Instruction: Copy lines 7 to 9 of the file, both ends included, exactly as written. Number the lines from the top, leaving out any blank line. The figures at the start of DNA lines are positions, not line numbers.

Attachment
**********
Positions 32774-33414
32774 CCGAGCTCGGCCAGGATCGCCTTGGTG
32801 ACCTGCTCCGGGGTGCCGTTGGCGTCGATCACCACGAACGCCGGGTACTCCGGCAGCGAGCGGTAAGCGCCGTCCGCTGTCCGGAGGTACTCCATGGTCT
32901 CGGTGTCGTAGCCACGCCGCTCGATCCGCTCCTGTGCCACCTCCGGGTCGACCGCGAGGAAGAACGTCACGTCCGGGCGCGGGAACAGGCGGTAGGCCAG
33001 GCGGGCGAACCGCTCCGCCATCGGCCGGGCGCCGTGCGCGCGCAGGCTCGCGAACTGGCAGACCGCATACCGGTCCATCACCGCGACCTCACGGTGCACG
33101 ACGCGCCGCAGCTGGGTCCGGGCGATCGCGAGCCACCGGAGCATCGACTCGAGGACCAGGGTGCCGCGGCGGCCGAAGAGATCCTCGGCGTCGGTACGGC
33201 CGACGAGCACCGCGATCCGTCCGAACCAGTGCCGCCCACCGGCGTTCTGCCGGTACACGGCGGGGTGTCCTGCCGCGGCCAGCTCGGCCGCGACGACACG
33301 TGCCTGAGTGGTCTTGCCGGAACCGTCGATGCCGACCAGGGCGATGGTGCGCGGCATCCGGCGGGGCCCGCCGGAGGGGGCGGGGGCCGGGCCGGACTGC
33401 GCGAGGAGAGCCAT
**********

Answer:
33201 CGACGAGCACCGCGATCCGTCCGAACCAGTGCCGCCCACCGGCGTTCTGCCGGTACACGGCGGGGTGTCCTGCCGCGGCCAGCTCGGCCGCGACGACACG
33301 TGCCTGAGTGGTCTTGCCGGAACCGTCGATGCCGACCAGGGCGATGGTGCGCGGCATCCGGCGGGGCCCGCCGGAGGGGGCGGGGGCCGGGCCGGACTGC
33401 GCGAGGAGAGCCAT